And so we have two sets of kind of plans, contingency plans that if the economy worsens, we have got two plans in place, one is for a mild recession which we still feel we’re in, even though we’re doing better than the aggregate. And we have a plan ready if things turn worse.

John Diffendal – BB&T Capital Markets

I think your earlier expectations, you would pay down maybe $70-$80 million in debt, you mentioned some working capital needs in the second half. How does that change that sort of debt reduction plan?

Norman C. Chambers

That’s still our goal. And in accumulating cash and whether we pay it down or it’s part of a refinance at some point, it’ll be rolled into that probably.

John Diffendal – BB&T Capital Markets

When you step back and look at the quarter relative to sort of budget, where were the real surprises in both directions? Looks like it was pretty much across the board, but where was it really different from your expectation?

Norman C. Chambers

Really the Components you know in recovery is, the men and women in that group have just done a superb job. I got to tell you, across, I mean they’re just managing that, they were so disappointed with their results in 2007 that that team has just been as focused as you can believe.

The Coating Group continues to do things well in terms of efficiencies. The steel market is very tight. You know we’re seeing some delays on shipments. Our guys have had to hustle on the purchasing side. They’ve done a first class job. And the Buildings Group you know continues to go, from strength to strength. I tell you I mean I really am pleased with what everyone has done.

Operator

Your next question is from Timna Tanners – UBS.

Timna Tanners – UBS

I wanted to ask a little bit more if there were inventory gains that might have contributed also to the quarterly results. It seemed like when you talk about the ability to communicate expected steel price rises in advance of maybe having to pay some of those increases. Can you talk about how that works for you and what you might be expecting going forward?

Norman C. Chambers

You know better than anyone that the steel market is very tight. The consolidation in the steel market has led to pricing power that is similar to 2004. Whatever benefits we get from our relationships are really on the margin. And so we weren’t real long on inventory, what happened was our inventory turns really increased. So we were hustling to find material to be sure.

And you know we didn’t get a lot of benefit from inventory that was hanging around at lower prices because in fact inventory bumped up in 2007 towards the end. But I would say that it’s on the margin.

It’s just really being focused on purchasing and trying to get a little better here and a little better there and just trying to work with customers to help them absorb this, in some cases we eat some of the costs. You know we try to work with them to pass it through and sometimes we’re successful and sometimes we’re not successful and we have to help them.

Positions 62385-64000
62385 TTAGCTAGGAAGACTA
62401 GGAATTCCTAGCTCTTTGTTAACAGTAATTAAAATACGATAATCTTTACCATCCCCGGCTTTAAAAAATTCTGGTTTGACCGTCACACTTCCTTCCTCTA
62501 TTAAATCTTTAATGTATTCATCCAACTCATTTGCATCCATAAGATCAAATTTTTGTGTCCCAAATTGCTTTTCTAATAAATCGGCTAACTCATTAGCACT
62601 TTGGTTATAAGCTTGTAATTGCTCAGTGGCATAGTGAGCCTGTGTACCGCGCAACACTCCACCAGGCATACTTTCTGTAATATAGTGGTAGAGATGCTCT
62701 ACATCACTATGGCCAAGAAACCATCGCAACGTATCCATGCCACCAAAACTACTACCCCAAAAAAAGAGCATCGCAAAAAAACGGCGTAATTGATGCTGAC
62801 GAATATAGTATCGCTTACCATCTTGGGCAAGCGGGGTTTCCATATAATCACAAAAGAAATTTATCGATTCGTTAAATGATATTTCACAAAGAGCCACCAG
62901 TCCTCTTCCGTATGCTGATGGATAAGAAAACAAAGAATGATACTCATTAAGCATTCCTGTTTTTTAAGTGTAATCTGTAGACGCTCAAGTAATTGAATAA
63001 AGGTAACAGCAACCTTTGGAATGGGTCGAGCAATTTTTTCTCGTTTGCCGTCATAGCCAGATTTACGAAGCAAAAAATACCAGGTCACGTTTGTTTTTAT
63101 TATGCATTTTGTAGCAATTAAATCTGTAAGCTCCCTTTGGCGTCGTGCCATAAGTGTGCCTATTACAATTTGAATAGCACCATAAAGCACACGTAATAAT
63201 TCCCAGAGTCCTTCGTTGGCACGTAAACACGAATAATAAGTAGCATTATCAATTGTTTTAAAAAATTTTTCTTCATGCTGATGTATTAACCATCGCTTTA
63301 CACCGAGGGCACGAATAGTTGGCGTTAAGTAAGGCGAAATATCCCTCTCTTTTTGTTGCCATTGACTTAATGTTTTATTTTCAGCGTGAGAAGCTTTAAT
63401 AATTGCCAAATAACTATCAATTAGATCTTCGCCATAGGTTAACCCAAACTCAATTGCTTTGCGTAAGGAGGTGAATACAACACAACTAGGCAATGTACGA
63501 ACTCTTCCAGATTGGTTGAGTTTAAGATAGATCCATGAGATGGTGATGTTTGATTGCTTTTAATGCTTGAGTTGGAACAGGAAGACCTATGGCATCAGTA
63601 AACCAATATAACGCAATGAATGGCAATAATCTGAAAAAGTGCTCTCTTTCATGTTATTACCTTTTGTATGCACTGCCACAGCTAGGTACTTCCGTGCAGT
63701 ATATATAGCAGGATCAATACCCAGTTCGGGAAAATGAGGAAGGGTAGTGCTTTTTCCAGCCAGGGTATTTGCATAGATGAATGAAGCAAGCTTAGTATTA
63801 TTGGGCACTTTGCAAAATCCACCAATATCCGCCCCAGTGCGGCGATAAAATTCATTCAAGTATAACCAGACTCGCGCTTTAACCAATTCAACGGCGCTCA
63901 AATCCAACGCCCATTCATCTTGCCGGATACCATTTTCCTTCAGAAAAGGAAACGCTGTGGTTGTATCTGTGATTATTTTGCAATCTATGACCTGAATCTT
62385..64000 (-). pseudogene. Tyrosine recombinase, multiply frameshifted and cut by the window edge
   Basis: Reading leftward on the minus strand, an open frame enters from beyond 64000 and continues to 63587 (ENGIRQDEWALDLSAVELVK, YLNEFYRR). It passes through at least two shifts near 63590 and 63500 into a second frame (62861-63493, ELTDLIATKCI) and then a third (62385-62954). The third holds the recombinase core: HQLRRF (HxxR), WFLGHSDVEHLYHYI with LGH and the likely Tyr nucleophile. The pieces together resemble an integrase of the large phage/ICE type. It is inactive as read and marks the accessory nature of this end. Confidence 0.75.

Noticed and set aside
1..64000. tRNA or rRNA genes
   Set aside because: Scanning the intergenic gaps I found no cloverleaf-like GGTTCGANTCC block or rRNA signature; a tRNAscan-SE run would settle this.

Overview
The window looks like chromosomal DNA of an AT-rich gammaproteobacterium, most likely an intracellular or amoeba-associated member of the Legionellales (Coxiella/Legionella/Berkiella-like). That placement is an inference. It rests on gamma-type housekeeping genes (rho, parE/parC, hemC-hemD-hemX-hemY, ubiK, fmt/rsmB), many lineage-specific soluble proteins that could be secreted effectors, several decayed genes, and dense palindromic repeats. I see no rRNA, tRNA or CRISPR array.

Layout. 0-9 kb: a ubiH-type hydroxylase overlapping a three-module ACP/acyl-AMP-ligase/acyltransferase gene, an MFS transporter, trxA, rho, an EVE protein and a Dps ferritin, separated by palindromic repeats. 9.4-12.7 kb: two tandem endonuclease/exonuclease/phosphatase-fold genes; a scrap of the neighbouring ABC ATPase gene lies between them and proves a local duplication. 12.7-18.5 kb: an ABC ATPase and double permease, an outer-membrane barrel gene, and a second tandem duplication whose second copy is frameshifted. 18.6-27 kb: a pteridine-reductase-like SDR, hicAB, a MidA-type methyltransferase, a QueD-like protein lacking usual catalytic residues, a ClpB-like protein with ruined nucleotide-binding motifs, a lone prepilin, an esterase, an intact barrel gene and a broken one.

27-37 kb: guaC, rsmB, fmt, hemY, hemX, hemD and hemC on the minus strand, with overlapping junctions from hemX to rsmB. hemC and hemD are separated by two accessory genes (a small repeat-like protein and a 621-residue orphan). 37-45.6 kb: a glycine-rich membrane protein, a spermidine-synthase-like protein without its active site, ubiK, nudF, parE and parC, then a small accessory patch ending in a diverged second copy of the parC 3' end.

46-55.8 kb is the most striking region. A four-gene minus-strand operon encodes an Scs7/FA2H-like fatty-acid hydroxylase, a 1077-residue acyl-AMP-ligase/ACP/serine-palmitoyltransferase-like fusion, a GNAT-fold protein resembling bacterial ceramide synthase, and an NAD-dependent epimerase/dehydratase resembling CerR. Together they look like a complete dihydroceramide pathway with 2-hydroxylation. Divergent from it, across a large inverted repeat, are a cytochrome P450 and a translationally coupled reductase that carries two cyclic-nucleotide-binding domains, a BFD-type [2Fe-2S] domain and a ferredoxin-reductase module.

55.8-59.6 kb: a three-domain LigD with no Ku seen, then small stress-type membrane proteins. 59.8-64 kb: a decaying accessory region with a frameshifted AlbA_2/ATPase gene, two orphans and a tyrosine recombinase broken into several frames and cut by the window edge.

Timna Tanners – UBS

Right but in your five points and how you’re able to best your expectations, the first one was proactively communicating the expected steel pricing, so I’m just wondering if there was any ability to raise prices to customers in advance of paying that into the traditional price increase.

Norman C. Chambers

Most of the benefit we got in the period was from volume. You know that’s where we picked this up. I don’t think we picked up very much at all in the pricing differences. It was just really affectively maybe being able to work with the customers to pass on more of that than we would have expected.

Timna Tanners – UBS

So you’re buying mostly on the spot market, are you able to buy galvanized, are you looking at different input costs there or are you working with the same kind of material?

Norman C. Chambers

Same kind of material but we did pick up a bit on the galvanized side because galvan was a little light, we had, there’s been a lot of movement with Sparrow Point and what not, but again our steel mill partners have really stood by us and done a first class job. I still think the steel prices are too high, but I understand that. I mean I understand where they are but I have to say that the partners that we have in the steel mills did a first class job for us.

Timna Tanners – UBS

And just confirming then, you’re buying mostly on the spot market, you don’t have a lot of contract tons?

Norman C. Chambers

We have no contract tons, we would historically with the foreign steel, we’d go a little longer on that, but as you know, there’s no foreign steel to be bought. So everything we do is we generally buy probably one quarter in advance.

Operator

Your next question comes from Robert Kelly – Sidoti & Co.

Robert Kelly – Sidoti & Co.

Not sure if you covered this, I might have missed it, the tons shipped versus mix and price in the Components Division?

Mark Johnson

I believe tons in Components were up 6% year over year and 11% over the first quarter.

Robert Kelly – Sidoti & Co.

As far as the 50,000 foot view of Components, are we seeing better discipline in the market, does that explain the improved performance there? Have the inventory excesses been worked off at this point? Just maybe some on the competitive dynamics of the components market in 2Q.